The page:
Recursion analysis of trends in short-term delinquencies of Ginnie Mae programs was highlighted in a recent article in National Mortgage News entitled "High-risk defaults could be 'canary in the coal mine' for mortgage market".
"The rate of early payment defaults — defined as at least two missed payments within the first six months of a mortgage — has doubled during the past year for borrowers of Federal Housing Administration-backed loans, according to data from the mortgage-analytics firm Recursion."
The article goes on to quote our analysis that this trend is notable for lower credit score articles in the FHA program. This has occurred in a period of robust job market, raising the issue that delinquencies may rise further if the recent hike in interest rates by the Federal Reserve results in stalled growth or a recession.
Again, more market participants are turning to Recursion to obtain the most up-to-date insights into mortgage market trends.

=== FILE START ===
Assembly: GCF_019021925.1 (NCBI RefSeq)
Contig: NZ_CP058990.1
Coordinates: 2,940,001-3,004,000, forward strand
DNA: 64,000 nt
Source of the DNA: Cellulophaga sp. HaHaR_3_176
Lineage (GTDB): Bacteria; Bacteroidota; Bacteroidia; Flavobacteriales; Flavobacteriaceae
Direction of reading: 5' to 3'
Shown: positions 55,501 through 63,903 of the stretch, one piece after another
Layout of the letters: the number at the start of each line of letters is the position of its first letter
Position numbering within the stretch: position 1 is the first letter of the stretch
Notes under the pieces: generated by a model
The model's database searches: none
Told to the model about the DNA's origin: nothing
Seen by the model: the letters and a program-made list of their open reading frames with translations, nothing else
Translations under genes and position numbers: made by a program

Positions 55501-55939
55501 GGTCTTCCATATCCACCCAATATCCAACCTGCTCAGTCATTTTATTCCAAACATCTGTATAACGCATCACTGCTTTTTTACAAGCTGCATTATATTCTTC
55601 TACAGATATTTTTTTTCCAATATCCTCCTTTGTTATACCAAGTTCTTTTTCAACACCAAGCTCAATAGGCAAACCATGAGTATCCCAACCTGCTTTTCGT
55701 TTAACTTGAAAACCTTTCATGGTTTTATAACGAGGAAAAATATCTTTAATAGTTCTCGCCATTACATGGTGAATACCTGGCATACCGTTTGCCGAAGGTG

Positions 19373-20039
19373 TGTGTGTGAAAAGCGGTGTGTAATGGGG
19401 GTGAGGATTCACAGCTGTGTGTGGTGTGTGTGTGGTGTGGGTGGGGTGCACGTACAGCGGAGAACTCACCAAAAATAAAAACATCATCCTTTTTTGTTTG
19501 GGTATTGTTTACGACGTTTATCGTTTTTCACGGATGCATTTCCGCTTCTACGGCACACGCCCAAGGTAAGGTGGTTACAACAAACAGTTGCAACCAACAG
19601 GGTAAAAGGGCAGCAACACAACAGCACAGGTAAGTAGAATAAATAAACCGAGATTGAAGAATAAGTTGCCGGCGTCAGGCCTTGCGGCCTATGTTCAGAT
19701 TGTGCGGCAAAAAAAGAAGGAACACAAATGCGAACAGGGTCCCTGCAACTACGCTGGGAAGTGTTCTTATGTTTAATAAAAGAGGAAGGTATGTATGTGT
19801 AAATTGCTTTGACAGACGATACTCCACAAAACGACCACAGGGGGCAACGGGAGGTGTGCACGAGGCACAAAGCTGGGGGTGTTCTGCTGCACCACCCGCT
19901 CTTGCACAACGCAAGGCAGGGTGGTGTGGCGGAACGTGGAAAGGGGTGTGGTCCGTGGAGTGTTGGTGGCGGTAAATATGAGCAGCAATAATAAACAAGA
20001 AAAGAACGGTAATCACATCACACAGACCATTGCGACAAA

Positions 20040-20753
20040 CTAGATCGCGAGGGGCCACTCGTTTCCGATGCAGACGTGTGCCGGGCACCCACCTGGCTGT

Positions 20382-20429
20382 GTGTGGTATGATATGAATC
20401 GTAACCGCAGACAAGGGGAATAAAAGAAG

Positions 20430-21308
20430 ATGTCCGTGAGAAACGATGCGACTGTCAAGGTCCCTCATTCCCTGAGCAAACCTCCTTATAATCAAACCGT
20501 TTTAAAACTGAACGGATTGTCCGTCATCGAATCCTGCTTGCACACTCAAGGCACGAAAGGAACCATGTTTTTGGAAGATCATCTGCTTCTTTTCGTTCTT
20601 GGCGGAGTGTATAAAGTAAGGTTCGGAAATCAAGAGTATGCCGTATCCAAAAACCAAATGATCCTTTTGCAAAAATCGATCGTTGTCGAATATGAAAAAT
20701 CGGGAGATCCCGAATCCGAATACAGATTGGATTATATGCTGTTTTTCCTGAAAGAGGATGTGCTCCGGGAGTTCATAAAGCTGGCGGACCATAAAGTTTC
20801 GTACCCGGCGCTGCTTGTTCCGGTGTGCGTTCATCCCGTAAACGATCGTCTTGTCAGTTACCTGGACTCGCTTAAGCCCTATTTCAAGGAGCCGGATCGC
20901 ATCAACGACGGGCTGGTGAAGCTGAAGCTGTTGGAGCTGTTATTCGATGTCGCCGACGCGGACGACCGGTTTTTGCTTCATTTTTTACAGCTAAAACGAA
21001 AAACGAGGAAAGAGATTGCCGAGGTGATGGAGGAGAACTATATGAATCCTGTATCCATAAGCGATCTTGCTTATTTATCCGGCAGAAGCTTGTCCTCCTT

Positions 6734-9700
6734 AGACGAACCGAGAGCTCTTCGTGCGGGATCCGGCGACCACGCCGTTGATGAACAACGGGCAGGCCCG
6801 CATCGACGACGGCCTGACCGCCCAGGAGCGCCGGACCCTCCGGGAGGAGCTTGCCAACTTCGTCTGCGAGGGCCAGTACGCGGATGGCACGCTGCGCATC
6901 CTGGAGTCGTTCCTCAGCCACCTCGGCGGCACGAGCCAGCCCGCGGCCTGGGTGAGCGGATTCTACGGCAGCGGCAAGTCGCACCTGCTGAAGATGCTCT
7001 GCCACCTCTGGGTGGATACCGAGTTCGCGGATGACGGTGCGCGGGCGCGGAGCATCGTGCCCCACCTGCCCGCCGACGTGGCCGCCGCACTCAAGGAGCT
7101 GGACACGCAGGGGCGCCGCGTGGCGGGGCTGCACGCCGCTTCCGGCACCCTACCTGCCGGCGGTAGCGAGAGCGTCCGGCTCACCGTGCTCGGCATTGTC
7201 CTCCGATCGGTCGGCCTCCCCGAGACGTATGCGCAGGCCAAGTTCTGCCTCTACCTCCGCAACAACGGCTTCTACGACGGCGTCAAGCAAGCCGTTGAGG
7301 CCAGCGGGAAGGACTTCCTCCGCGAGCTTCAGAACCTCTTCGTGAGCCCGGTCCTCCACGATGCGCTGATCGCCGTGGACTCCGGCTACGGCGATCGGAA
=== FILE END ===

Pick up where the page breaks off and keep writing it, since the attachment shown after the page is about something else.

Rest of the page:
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HousingWire cited Recursion data in a recent article discussing MSR risks.
“Over the first nine months of this year, banks have far outstripped nonbanks in buying up MSR packages. Banks have been net purchasers of MSRs, to the tune of $107.8 billion — compared with $51.1 billion for all of 2021, according to a report by mortgage-data analytics firm Recursion.”
Citing our analysis showing growing short term delinquencies picking up recently, Chief Research Officer Richard Koss is quoted:
“It’s a source of concern I don’t think is broadly understood. The main mitigating factor is the still-huge amount of equity most buyers have in their homes.”
Recursion is devoted to bringing the most up-to-date data and analysis to support the market’s assessment of key trends and policy issues.